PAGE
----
|Publication number||US5162986 A|
|Application number||US 07/600,631|
|Publication date||Nov 10, 1992|
|Filing date||Oct 19, 1990|
|Priority date||Oct 19, 1990|
|Publication number||07600631, 600631, US 5162986 A, US 5162986A, US-A-5162986, US5162986 A, US5162986A|
|Inventors||Mark S. Graber, Kris M. Fraley, Steven M. Zink, R. Jay Jeffery, Paul J. Epner|
|Original Assignee||Allen-Bradley Company, Inc.|
|Export Citation||BiBTeX, EndNote, RefMan|
|Patent Citations (8), Referenced by (137), Classifications (19), Legal Events (4)|
|External Links: USPTO, USPTO Assignment, Espacenet|
1. Field of the Invention
The field of the invention is electronic controllers, including programmable controllers, numerical controls and motion controllers.
2. Description of the Background Art
A programmable controller for controlling industrial machines and processes typically has a PC system processor and a group of input and output (I/O) interface modules mounted in a chassis. A slot at the left end can accommodate a programmable controller processor module. The I/O modules are mounted in the slots of the chassis not occupied by the programmable controller processor.
In early programmable controllers, I/O modules were designed to be wired to discrete output devices such as solenoids, relays and motor starters or to discrete input devices such as limit switches, photoelectric sensors and proximity sensors. Later, more complex I/O modules were developed to control analog input and output devices, and to sense and control variables such as position, velocity or temperature. More recently, the assignee of the present invention has introduced a single-axis motion control I/O module which may be situated in a programmable controller chassis with a programmable controller processor, and which communicates data with the programmable controller processor during an I/O scan of modules in the rack. Unlike prior I/O modules, however, these motion control I/O modules receive motion control programs, compiled from a high-level language, through a programming port on the front of the I/O module. The programs executed by the motion control I/O modules, may in some instance be longer, more complex and more sophisticated than the control program executed by programmable controller processor in the same equipment rack. The programmable controller processor, however, is useful in transferring certain motion commands and parameter data to the motion control I/O module for execution in conjunction with the high-level language program.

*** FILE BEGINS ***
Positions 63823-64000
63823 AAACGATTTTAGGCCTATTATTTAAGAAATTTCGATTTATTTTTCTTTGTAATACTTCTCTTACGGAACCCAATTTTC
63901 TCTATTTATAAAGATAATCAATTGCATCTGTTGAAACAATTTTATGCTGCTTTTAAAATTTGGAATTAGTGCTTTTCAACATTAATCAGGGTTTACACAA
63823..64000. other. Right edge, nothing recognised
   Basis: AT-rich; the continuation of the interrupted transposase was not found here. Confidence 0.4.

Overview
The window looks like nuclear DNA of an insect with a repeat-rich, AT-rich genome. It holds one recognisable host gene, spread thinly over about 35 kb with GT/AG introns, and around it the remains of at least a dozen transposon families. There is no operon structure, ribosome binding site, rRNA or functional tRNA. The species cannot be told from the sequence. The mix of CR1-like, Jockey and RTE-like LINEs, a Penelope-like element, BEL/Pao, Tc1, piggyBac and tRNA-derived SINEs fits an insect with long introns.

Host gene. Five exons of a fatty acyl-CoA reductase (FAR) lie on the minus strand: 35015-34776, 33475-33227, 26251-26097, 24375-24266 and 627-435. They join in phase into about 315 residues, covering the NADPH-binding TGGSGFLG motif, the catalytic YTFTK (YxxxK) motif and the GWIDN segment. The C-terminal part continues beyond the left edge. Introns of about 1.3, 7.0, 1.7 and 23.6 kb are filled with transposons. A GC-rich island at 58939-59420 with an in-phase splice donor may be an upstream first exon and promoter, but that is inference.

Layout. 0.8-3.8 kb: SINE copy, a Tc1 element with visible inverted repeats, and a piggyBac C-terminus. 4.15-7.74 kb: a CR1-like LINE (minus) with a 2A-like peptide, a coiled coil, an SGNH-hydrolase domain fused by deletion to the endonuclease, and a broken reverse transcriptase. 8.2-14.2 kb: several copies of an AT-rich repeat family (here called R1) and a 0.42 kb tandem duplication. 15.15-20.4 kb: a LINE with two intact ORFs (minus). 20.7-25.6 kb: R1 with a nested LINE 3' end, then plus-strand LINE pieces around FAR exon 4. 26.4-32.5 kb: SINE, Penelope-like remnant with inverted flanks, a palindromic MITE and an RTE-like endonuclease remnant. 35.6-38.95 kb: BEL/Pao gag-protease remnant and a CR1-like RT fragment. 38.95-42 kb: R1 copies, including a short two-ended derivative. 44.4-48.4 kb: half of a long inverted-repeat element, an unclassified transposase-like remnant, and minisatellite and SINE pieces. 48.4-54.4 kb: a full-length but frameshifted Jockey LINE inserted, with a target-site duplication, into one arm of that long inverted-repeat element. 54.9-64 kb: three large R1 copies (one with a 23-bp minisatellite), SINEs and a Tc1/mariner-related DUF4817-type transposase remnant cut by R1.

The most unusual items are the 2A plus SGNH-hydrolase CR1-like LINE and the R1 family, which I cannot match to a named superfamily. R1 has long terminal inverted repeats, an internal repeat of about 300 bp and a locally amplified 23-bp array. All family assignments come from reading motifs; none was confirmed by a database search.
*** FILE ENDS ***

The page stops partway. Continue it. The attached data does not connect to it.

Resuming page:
There remains, however, a problem in programming these motion control I/O modules, in that in a large facility, they may be distributed in chassis at many remote locations. The only access for programming the single-axis modules was through direct connection to a port on the front of the module. This requires that technical personnel walk from location to location, between programming tasks, moving the programming terminal to the next individual location and connecting it to the next module. It would therefore be desirable for the motion control I/O modules to be programmed more efficiently.
In recent years, programmable controller processors have been connected with programmable processors in other equipment racks through peer-to-peer networks as disclosed in Roach et al., U.S. Pat. No. 4,747,100, issued May 24, 1988. A rack-based programmable controller processor suitable for peer-to-peer communications is disclosed in Rohn et al. U.S. Pat. No. 4,742,443, issued May 3, 1988. A programming terminal may be connected to these networks to download programs to programmable controller system processors when these processors are placed in a PROGRAM mode. There has not been, however, a suitable method to download programming files through the programmable controller system processor to I/O modules.